The way out of this bind is to create a downside to debt relief: It should be available, but must come with sobering consequences. I propose a simple tradeoff: Any country that accepts a wholesale debt reduction must agree to leave the euro.
At first, this prescription sounds harsh and extreme, which may explain why it has received the endorsement of some economists but few politicians or policymakers. In reality, however, the tradeoff offered is benevolent and appropriate. Greece is too unlike the other eurozone countries, and in fact, it owes many of its current problems to the decision to join in the first place. Leaving the euro will unshackle it from the terrible position in which it finds itself. The short-term costs would be considerable, but they are greatly exceeded by the short-term costs of endless, wasted bailouts.
Why? Look at the fundamentals. Greece is less productive economically, and has less productivity growth, than the nations of northern Europe. Productivity growth has enabled Germany to keep inflation low for decades; Greece has had no such luck. Before Greece joined the euro in 2001, its drachma steadily devalued relative to the currencies of northern Europe, an expression of this difference. The ratio of Greek currency value to German currency value dropped by 93 percent between 1976 and 2001. This steady change in relative currency value enabled trade between Greece and northern Europe to expand without significant payment imbalances, to both sides’ benefit.
The problems began when Greece, anticipating eurozone entry, tried to stabilize the drachma. Payment imbalances appeared and grew rapidly (see the chart on pages 9 and 10 here). A decade later, Greece’s current account deficit has exploded to between $30 billion and $50 billion annually, deficits that represent growing debt from Greece to other countries. These deficits signal that Greece is exporting too little and, more importantly, importing too much. Cheap imports are rising and crushing local businesses. The country’s notoriously bloated government budget, a reliable scapegoat for its economic woes, in fact is not the root cause of the country’s economic ills — even if the budget were perfectly balanced, the external debt of Greek banks and firms would have been out of control, an unintended consequence of joining the euro.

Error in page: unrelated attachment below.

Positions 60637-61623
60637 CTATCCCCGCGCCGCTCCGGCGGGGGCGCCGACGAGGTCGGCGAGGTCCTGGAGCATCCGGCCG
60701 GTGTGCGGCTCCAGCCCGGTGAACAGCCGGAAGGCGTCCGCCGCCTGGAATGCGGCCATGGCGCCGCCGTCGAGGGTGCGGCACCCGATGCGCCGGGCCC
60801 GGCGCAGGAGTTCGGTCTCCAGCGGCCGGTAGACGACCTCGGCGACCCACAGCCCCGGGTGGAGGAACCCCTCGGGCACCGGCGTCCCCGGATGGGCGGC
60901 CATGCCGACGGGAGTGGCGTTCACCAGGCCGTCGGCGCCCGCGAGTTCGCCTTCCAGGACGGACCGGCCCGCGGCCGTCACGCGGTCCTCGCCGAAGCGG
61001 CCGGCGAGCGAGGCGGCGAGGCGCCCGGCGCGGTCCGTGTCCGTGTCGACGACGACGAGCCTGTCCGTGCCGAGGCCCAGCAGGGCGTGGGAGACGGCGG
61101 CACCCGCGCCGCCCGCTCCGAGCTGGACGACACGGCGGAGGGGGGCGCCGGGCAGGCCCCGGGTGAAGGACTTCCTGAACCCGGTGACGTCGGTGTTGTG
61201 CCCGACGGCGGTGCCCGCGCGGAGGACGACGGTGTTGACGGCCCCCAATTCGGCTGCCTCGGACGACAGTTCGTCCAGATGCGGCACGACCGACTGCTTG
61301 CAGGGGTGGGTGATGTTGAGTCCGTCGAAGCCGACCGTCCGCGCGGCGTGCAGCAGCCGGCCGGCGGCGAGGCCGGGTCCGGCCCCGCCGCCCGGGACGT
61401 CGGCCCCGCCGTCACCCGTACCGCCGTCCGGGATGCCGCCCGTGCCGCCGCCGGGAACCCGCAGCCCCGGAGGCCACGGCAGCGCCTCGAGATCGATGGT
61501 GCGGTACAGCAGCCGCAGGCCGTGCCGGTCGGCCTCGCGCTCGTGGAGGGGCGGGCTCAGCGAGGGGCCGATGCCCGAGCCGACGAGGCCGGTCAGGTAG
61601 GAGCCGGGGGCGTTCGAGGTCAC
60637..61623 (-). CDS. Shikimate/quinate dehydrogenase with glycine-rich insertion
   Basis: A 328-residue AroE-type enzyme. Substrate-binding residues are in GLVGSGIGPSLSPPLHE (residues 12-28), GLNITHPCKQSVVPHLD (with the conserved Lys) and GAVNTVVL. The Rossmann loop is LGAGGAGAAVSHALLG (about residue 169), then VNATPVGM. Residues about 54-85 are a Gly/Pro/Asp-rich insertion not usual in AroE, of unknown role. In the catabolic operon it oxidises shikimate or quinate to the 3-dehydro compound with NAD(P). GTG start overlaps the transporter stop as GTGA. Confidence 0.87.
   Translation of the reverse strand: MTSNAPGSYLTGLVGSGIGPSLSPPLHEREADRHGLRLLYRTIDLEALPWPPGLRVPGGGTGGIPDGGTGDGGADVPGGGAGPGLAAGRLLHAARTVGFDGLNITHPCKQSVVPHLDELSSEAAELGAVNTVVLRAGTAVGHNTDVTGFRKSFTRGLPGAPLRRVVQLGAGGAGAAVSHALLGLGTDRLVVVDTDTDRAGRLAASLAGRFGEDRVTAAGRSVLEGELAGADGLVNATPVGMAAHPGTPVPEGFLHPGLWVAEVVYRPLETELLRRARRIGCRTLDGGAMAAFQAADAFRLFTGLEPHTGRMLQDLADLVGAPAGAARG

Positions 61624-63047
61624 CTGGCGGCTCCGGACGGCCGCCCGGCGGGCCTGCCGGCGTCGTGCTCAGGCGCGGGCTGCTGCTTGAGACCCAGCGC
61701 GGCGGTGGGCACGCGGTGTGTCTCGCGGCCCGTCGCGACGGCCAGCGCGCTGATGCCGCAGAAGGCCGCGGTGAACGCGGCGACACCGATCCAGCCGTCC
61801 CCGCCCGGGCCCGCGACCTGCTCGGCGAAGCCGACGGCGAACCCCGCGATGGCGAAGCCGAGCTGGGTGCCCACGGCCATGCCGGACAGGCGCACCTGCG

With currencies fixed, the only way to cure this payment imbalance is to lower Greek wages and prices, in an attempt to make the country more competitive. Devaluation lowers them in an instant; without that tool, they must be lowered slowly and painfully in local terms. This is what "austerity" tries to do — and what Greeks are so angry about. If Greece had never joined the euro it would not have ended up in this dreadful position.
The pattern closely resembles that of Argentina in the 1990s. Like Greece, Argentina is a peripheral, relatively inefficient economy without large exports. In 1991, the country adopted a "currency board" that locked its currency to the dollar. Its current account soon deteriorated and payment imbalances grew; Argentina became a major borrower in global capital markets to cover its growing deficits. By 1996, growth had turned negative; by 2000, the country was in a deep, intractable recession with rising unemployment, fleeing capital, and popular discontent. In late 2001, there was a run on the banks, the government seized deposits, riots broke out, and the government collapsed. In 2002, the new government defaulted on its debt, abandoned the currency board, and reestablished the peso. After falling 11.7 percent in 2002, Argentine gross domestic product then grew an average of 7.8 percent per year for the next five years.